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Is the US in a recession? Here are 15 indicators to watch

These metrics also provide a look at the health of the consumer.

Is the US in a recession? Here are 15 indicators to watch

Tough times can be very instructive.

Pandemic shortages gave way to supply chain shocks gave way to inflation. The fallout could be a broader slowdown in economic activity.

While the swings made the future difficult to predict, we've learned a lot about the economy – and how interconnected it is – along the way.

In 2023, the collision of a pullback in consumer activity with inflation has many bracing for a recession. But economists believe that we aren’t in such a period of economic downturn yet. That has brands and retailers watching for signs of what might happen next.

At the NRF Big Show, a session led by National Retail Federation Chief Economist Jack Kleinhenz, KPMG senior economist Kenneth Kim and Morgan Stanley Economist Sarah Wolfe ticked through some of the key indicators that are monitored to provide a snapshot of how the economy is doing. Below is a look at the top measures covered. They're reported regularly in good times and bad, and also provide a snapshot of the health of the consumer:

GDP, or gross domestic product, is a measure of overall economic activity in the U.S., across consumer spending and business activity. Released quarterly, this is a leading indicator of whether the economy is growing or contracting.

Unemployment and the monthly report on jobs added or lost by employers from the US Bureau of Labor Statistics is an important measure of how the economy is affecting people and their ability to earn a livelihood. It doubles as a primary indicator of consumer health. As Kleinhenz put it, if consumers feel secure in their job, they will feel better about buying goods.

JOLTS, or job openings and labor turnover survey, measures the number of jobs that employees are seeking to fill across the economy. A rising number of job openings indicates a tight labor market, which is seen as a sign of a strong job situation.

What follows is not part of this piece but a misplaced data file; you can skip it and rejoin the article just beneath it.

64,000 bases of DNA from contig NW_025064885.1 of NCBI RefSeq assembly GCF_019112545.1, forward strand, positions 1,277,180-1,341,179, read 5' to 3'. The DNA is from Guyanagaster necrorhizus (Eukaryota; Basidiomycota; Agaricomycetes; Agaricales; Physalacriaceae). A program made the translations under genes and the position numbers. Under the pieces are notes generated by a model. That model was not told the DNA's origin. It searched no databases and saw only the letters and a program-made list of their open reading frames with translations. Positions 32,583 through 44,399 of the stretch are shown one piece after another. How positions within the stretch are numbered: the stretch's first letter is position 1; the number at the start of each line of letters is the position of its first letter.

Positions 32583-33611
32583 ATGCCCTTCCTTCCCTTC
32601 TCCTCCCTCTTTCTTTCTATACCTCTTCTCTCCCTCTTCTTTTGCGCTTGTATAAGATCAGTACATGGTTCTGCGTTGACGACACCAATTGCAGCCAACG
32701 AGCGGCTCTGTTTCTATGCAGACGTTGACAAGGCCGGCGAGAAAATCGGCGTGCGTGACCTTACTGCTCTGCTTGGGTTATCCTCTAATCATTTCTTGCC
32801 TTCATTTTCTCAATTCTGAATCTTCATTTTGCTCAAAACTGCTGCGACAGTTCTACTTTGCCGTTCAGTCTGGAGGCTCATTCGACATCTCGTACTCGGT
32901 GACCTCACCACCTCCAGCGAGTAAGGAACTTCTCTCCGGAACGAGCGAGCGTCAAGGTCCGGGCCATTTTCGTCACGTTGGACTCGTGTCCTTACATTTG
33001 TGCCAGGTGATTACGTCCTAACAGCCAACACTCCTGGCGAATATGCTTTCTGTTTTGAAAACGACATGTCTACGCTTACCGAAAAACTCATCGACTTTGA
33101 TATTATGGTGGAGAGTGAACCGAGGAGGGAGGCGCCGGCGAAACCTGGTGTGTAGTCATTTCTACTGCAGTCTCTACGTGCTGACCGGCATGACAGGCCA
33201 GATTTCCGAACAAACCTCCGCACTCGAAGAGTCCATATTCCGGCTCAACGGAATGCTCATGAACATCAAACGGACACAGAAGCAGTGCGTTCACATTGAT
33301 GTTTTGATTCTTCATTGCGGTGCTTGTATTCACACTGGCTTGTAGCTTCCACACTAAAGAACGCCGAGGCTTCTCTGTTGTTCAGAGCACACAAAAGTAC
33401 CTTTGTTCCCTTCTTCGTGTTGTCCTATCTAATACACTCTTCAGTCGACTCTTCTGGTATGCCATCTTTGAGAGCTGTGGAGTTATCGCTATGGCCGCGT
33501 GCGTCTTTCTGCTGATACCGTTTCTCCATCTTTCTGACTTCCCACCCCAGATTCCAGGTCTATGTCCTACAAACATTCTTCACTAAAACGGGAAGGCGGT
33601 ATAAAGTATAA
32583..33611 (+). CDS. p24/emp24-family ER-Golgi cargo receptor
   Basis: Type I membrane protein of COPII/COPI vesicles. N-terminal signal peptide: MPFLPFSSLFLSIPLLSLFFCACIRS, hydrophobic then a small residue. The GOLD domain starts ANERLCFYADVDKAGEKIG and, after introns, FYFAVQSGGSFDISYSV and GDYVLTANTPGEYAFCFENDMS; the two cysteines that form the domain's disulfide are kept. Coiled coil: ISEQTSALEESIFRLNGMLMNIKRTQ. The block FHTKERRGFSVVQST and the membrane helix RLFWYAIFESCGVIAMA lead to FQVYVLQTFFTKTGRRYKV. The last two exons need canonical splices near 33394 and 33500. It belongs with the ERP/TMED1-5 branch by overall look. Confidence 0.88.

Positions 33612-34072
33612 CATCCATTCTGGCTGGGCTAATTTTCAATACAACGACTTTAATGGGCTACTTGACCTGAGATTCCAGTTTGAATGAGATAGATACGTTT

Employment Cost Index is a measure of the change in labor costs, including wages and benefits. Measured on a quarterly basis, this tracks whether compensation for employees is getting higher.

Inflation measures price increases. Reported on a monthly basis, inflation has been closely watched over the last year as it rose to 40-year-highs following supply chain chaos and disruption from the war in Ukraine, among other factors. Inflation is available in two measures: The Consumer Price Index and the Personal Consumption Expenditures Index. CPI is typically the headline inflation number watched by businesses, while PCE offers a complete picture that is followed by economists and policymakers, including the Federal Reserve. For a breakdown of the difference, see this St. Louis Fed piece. While the CPI tracks the price of goods, additional key areas to watch for overall economic health are services inflation and shelter inflation, which measures areas including rent.

Wholesale inflation, measured by the Producer Price Index, measures the price of goods purchased upstream from manufacturers at the phase before they reach retail. This is considered a forward-looking measure of inflation.

Personal consumption expenditures (PCE) is a report issued monthly that includes a number of consumer metrics. Along with price, it includes overall consumer spending, disposable income and savings.